Arguably the best novel by one of America’s greatest writers is getting an adaptation at Netflix. Ted Melfi (Hidden Figures, St. Vincent) has been hired to write and direct an adaptation of Don DeLillo‘s Underworld for the streaming giant.
DeLillo’s novel is a sprawling tapestry spread across decades in 20th century America, with a variety of characters somehow tangentially connected via the through-line of the book: the home run Bobby Thomson hit in 1951 to win the pennant for the New York Giants, breaking the hearts of crosstown fans of the Brooklyn Dodgers.
The home run ball is retrieved by a young fan named Cotter Martin, while at the very same time J. Edgar Hoover is learning that the Soviet Union has completed its first test of the hydrogen bomb. The ball eventually winds up in the hands of a waste management business owner named Nick Shay, who sets out to find the original owner as he sorts out his own mess of a life.
Netflix has reportedly paid eight figures for the adaptation, and obviously they’re on a DeLillo kick as they’ve already got an adaptation of his other seminal work, White Noise, in development with Noah Baumbach directing.
However, White Noise is a much easier book to adapt. Anyone that’s read Underworld knows that a film adaptation has long been considered unfilmable because of the book’s sprawling scope, but also because it’s not exactly plot heavy. It’s a very novelistic book with characters doing a lot of thinking. Expect this adaptation to feel very different from DeLillo’s 800+ page tome.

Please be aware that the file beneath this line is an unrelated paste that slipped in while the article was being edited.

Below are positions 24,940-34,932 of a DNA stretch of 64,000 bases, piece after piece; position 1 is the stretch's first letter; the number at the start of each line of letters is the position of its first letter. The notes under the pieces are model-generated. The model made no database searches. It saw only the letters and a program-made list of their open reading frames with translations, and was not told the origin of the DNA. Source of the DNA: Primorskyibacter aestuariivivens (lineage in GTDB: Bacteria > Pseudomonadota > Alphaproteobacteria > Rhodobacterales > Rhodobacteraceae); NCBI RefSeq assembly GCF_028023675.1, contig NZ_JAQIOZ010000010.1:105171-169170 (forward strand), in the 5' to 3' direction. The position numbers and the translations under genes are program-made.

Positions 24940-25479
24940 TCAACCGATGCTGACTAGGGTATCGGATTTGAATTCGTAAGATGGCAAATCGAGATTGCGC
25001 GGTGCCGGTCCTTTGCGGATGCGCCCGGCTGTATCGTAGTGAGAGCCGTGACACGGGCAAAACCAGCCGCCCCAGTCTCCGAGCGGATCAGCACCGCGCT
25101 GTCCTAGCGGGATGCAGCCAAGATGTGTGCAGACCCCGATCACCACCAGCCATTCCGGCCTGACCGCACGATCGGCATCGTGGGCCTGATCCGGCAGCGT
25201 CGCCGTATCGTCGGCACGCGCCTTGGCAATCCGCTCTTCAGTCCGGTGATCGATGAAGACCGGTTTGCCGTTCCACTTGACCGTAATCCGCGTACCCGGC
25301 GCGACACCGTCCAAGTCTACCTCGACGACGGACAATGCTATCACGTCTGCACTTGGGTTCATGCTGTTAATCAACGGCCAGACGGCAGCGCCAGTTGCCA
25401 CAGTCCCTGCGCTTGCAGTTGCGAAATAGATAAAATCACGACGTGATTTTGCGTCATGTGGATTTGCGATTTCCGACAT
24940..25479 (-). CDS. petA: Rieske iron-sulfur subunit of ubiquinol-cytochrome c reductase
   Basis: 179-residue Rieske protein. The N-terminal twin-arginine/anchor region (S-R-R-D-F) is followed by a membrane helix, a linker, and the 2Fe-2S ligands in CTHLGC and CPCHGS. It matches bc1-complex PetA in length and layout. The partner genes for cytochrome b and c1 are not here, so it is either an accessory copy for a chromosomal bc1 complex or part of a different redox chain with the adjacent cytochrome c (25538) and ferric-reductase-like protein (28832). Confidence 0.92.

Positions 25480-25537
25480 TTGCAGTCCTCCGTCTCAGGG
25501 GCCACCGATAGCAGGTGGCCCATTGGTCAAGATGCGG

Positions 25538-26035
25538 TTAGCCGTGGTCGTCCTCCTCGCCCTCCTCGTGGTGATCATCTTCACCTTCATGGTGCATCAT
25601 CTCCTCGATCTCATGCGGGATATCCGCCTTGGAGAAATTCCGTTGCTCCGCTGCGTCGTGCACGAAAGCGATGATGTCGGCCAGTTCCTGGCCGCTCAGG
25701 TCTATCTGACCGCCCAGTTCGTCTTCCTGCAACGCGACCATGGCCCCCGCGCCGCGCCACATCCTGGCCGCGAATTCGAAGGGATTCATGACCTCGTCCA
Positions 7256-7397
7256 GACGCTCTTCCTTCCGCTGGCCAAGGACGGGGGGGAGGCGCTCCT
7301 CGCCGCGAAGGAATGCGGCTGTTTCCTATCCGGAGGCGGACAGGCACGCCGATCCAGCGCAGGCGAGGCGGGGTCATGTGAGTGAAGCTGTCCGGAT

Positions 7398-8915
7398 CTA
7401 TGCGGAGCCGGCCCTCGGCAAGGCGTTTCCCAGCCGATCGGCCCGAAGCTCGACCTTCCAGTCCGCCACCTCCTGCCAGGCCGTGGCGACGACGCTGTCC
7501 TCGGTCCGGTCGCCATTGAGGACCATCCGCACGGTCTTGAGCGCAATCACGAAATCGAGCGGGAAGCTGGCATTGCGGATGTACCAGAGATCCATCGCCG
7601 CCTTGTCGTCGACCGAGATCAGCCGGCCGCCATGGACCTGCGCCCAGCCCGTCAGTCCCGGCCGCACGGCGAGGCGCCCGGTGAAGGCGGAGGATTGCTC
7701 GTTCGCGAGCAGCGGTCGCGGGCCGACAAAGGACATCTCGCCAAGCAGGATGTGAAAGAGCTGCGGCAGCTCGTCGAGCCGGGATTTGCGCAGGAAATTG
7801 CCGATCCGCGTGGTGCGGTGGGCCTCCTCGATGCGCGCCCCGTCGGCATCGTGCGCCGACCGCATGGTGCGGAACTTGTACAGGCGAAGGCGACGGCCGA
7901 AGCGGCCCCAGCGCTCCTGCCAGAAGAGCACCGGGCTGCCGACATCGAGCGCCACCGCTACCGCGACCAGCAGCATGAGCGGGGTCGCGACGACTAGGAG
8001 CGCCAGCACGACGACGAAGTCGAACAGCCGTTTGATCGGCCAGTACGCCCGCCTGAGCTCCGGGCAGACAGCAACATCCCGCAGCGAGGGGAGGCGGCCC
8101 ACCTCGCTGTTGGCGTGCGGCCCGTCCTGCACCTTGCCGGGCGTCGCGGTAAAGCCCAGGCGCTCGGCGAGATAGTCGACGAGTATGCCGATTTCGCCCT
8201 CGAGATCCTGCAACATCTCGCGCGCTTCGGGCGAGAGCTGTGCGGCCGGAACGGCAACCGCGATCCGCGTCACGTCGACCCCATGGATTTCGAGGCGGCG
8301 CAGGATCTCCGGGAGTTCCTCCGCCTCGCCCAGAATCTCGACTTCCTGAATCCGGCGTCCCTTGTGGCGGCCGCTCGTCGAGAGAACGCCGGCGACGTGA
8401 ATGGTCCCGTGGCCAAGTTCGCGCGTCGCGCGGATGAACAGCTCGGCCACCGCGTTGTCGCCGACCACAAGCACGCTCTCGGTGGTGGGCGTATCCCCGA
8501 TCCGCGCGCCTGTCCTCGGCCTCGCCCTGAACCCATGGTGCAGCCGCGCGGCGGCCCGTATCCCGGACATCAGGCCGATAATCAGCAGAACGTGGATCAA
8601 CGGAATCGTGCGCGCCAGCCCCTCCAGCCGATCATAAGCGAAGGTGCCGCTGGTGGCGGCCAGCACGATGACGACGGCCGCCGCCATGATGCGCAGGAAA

Melfi is also a slightly uninteresting hire for such a monumental gig. He previously directed Hidden Figures and just had his new film The Starling premiere at the Toronto International Film Festival, but he’s not exactly the name DeLillo fans would have been clamouring to adapt such an acclaimed book that plunges deep into the heart of 20th century America’s loss of identity.
There’s also a tinge of disappointment that the Underworld adaptation is being made for Netflix. This is the kind of big novel that deserves a similarly big screen production. It feels like a movie early 80s Michael Cimino or 90s Spike Lee should have made. Having it hit streaming feels like a statement on the current state of Hollywood.
Melfi is producing the film alongside Uri Singer, who is also producing the White Noise adaptation, and has also optioned a third DeLillo book, The Silence.
Melfi’s The Starling, led by Melissa McCarthy and Kevin Kline, is a drama about grief that will also debut wide on Netflix, although a release date is not currently set.